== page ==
Bank Negara Malaysia (BNM) has recently issued a statement with regards to The Star newspaper article which claimed that it allegedly interfered in negotiations. The statement claimed that the article published in The Star on 26 August 2017 was “inaccurate and could cause confusion among the players of the banking industry”.
According to BNM, mergers and acquisitions in the banking industry are driven by the market which in turn, is based largely on commercial and business considerations. “While the central bank does not and will not interfere with the negotiations between any of the parties involved. BNM plays the role of an enabler in facilitating the merger process,” read the statement.
What role central banks play
Although the exact roles of central banks around the world differ according to the needs of each particular country, they lie along two main key paths, namely a) macroeconomic and b) microeconomic. In the first, the bank outlines guidelines to manage inflation and stability, while in the latter it acts as a commercial lender of last resort.
While central banks do not directly intervene in processes, it is often party to talks since as BNM has stated, it acts as an enabler and parties involved must gain BNM approval in many instances during merger talks during a specified timeframe.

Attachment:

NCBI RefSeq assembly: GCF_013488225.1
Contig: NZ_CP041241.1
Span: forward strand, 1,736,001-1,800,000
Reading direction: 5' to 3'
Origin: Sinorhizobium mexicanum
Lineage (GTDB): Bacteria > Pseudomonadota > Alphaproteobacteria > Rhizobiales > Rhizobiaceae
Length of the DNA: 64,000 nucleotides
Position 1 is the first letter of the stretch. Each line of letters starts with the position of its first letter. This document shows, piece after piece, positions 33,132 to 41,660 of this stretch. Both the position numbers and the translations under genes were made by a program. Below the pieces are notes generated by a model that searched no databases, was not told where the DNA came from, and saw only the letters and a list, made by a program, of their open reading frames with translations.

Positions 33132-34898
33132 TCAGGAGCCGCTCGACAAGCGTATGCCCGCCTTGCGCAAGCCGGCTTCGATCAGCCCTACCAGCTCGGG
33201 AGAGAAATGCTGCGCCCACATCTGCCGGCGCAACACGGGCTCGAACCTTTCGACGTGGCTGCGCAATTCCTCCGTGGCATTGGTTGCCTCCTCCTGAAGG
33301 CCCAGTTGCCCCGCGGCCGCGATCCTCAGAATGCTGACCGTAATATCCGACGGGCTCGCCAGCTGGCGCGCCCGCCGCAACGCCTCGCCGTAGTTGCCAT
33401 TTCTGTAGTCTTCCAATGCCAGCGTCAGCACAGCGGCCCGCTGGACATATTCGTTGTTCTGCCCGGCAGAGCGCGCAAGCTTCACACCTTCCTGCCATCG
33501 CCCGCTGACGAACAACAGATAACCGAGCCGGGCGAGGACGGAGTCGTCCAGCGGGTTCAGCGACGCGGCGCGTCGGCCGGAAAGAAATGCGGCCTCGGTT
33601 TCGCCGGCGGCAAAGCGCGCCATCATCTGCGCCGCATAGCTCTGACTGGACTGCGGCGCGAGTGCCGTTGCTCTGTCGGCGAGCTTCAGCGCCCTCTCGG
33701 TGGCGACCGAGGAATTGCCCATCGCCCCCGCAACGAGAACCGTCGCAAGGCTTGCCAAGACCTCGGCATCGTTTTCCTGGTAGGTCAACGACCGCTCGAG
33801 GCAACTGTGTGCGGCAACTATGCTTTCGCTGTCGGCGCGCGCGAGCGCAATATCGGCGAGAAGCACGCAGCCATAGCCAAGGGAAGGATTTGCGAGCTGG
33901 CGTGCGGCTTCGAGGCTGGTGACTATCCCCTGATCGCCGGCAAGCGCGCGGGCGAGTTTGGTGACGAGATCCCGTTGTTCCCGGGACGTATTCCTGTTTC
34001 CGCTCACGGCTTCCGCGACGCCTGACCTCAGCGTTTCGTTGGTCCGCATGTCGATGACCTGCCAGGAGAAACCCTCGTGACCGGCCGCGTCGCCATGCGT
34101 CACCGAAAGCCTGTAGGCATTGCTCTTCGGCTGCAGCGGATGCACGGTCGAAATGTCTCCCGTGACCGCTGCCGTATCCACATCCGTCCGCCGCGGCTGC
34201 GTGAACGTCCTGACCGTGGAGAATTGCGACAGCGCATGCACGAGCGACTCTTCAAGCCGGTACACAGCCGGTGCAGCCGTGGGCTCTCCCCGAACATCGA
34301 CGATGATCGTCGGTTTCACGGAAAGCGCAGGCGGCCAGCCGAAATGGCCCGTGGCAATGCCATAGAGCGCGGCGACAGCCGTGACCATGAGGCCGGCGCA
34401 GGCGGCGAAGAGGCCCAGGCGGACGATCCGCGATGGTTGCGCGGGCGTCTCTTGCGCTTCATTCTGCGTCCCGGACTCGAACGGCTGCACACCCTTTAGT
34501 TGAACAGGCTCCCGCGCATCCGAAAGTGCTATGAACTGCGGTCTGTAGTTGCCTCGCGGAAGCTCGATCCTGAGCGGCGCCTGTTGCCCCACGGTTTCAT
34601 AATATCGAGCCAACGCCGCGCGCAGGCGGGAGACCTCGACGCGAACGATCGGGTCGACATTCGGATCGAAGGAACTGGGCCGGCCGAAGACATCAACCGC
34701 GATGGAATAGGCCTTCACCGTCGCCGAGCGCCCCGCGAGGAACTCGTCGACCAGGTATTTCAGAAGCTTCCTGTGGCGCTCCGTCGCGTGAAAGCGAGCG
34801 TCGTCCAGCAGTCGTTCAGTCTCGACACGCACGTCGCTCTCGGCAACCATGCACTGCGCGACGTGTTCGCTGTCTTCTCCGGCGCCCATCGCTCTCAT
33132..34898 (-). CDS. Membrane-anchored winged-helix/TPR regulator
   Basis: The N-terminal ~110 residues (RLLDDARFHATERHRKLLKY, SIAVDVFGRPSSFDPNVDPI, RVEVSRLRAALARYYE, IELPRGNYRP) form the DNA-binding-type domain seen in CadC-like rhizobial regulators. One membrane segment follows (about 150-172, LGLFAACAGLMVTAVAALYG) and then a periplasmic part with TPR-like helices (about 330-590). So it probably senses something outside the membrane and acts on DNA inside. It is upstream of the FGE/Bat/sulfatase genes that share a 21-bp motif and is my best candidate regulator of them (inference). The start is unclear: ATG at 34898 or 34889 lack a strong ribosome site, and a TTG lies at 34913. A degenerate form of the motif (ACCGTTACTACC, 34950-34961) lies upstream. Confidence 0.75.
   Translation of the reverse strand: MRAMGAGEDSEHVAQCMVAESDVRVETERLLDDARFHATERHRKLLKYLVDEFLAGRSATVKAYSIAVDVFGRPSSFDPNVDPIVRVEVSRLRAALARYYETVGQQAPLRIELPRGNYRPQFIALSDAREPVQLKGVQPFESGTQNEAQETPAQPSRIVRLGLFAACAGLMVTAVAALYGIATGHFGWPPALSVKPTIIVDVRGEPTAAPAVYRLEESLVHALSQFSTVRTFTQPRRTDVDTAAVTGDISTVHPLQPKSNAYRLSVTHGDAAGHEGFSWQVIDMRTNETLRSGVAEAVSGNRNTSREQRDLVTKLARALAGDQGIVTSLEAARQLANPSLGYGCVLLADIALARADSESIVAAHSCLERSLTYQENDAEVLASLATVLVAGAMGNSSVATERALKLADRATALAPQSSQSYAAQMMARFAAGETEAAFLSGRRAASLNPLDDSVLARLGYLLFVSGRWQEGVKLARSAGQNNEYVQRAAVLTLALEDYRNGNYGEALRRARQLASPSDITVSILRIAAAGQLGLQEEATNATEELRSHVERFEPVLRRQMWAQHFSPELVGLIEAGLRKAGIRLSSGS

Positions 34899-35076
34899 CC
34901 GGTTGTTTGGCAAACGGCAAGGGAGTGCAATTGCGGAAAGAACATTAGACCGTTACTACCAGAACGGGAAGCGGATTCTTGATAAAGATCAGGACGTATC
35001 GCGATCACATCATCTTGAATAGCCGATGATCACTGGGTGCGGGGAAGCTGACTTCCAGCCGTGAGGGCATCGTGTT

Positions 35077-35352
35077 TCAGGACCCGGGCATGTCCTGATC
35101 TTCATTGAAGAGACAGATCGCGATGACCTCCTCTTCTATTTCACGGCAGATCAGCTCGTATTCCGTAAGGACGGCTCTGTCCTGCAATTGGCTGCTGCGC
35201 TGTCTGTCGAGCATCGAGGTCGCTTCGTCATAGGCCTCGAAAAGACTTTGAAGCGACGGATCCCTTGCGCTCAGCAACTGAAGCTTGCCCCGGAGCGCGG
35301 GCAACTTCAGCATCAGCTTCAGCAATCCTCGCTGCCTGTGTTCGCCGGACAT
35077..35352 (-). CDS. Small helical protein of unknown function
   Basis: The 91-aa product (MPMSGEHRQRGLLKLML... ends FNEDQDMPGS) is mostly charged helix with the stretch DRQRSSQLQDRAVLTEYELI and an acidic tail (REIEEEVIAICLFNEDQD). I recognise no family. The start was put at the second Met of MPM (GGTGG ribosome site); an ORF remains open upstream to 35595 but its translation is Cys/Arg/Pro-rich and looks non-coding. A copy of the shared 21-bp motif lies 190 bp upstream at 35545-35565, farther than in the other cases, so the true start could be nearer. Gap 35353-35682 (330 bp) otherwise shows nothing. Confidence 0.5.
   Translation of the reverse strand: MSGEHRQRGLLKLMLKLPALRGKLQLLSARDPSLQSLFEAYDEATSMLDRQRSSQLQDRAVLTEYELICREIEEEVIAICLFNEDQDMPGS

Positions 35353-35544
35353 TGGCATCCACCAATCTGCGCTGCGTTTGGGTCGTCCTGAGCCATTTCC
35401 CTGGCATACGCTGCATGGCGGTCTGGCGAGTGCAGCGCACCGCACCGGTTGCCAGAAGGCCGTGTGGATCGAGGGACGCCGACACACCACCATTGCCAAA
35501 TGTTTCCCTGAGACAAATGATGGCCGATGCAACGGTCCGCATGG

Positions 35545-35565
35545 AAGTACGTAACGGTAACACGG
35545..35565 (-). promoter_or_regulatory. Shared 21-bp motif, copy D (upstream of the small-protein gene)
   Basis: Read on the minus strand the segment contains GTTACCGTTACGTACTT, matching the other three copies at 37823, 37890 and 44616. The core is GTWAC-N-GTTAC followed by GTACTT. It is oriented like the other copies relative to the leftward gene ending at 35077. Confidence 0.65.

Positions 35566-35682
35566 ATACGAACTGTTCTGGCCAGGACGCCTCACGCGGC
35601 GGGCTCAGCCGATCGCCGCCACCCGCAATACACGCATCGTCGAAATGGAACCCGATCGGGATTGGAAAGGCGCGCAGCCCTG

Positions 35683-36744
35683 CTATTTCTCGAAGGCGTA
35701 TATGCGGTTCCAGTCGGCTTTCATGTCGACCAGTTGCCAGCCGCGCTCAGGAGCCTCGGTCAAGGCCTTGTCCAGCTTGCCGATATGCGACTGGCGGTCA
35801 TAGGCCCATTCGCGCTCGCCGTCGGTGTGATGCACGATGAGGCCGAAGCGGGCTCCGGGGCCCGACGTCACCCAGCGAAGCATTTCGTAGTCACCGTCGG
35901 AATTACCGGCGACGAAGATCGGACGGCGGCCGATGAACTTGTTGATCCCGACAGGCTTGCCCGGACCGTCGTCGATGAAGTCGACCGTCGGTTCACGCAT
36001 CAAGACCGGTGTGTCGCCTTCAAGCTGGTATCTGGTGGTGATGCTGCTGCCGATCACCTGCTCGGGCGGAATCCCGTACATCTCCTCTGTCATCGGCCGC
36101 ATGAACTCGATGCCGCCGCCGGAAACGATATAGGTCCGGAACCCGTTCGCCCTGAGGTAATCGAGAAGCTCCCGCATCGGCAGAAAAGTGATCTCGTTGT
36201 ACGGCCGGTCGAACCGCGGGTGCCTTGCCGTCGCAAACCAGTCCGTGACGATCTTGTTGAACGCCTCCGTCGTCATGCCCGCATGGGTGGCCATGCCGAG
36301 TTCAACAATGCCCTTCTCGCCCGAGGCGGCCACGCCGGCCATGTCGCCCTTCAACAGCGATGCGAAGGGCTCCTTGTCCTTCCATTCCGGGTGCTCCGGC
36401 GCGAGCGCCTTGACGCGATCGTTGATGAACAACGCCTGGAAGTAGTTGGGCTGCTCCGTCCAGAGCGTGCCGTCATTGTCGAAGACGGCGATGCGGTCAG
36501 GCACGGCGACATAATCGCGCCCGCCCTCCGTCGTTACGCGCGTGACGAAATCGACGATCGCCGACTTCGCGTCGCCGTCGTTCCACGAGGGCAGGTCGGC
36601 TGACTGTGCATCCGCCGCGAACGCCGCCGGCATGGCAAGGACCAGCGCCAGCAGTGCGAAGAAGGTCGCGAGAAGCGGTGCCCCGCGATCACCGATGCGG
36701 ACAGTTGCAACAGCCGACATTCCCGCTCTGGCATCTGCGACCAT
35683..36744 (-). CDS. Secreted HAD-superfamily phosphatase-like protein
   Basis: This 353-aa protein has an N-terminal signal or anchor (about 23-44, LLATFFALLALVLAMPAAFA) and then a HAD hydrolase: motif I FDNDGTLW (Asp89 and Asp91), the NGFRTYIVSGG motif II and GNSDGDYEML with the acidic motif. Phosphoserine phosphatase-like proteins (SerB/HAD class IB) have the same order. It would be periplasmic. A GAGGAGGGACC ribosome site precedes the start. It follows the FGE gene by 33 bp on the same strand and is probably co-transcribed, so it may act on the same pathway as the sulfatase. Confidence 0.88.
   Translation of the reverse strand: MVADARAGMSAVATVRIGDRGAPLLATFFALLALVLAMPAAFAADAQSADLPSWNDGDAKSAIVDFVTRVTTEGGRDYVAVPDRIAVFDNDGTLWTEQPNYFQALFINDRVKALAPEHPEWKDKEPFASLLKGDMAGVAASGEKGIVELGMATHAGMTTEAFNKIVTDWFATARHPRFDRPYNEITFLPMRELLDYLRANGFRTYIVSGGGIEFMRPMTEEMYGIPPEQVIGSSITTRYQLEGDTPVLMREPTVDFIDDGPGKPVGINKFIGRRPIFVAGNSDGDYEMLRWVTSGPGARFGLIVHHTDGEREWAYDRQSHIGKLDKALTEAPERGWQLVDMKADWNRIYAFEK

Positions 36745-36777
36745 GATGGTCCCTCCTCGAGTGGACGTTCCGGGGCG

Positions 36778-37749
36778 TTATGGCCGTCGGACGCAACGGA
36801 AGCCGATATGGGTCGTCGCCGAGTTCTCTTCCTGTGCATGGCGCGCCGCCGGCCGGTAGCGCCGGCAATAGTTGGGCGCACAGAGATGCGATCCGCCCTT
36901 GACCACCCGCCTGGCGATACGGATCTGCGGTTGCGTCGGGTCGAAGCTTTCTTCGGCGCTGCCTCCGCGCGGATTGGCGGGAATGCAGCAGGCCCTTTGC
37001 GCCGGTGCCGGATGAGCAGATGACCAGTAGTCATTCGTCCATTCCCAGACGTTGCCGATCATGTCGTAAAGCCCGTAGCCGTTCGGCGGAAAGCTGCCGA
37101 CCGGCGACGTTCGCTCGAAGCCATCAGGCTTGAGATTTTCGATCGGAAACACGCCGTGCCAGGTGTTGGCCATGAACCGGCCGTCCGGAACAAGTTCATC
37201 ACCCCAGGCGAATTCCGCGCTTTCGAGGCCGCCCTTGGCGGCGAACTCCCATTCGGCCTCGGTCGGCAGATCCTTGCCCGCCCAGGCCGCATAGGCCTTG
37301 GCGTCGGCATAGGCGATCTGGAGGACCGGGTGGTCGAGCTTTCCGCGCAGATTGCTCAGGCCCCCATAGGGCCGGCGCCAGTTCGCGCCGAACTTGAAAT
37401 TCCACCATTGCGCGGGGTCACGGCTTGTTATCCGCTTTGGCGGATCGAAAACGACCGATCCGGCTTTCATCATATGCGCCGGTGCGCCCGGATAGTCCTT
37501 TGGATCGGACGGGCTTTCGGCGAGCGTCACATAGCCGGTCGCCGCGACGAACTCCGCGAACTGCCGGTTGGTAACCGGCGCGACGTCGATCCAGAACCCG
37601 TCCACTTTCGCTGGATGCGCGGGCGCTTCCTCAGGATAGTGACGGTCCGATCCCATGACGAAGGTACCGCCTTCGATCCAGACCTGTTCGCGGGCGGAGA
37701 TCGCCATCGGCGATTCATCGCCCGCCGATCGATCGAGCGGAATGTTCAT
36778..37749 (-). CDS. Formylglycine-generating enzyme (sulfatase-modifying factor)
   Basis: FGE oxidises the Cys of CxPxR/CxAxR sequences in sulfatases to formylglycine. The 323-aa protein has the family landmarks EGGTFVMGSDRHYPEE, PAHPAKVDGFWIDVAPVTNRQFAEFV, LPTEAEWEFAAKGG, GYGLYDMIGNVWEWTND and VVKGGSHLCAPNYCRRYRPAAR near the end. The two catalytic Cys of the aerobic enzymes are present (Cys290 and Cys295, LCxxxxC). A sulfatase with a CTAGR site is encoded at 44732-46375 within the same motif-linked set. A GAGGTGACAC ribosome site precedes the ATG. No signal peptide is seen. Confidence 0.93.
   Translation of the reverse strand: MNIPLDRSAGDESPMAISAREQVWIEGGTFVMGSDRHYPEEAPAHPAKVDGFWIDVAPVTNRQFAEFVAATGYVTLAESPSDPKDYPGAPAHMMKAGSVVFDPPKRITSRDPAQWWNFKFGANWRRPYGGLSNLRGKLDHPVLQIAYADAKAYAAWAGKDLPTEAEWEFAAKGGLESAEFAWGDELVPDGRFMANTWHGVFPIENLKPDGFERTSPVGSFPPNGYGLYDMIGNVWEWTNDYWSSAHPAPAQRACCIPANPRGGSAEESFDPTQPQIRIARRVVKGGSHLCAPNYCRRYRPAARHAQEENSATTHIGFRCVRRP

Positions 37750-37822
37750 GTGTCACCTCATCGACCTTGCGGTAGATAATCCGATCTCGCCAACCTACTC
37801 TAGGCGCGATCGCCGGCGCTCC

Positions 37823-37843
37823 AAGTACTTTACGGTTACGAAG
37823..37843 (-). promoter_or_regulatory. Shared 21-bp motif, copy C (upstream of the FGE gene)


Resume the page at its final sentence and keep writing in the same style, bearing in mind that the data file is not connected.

Has BNM ever deviated from its key roles?
It should be noted that the primary objective of a central bank is the economic stability of the country and BNM last flexed major muscle during the great bank consolidation period in Malaysia during the 1999 to 2002 period.
Due to systemic weakness in the financial sector caused by too many financial institutions (FIs) servicing a limited economy, BNM crafted a major restructuring plan which forced 71 FIs to consolidate. The result was positive as by end 2006, the Malaysian banking industry consisted of a total of ten banks with at least RM100 billion in domestic banking assets, including four banks with assets more than RM10 billion
In conclusion, any allegations of BNM not driving an M&A sufficiently should not be looked at in that sense. Readers should take note that it is not the responsibility (and in fact, not the right) of the central bank to drive any M&A.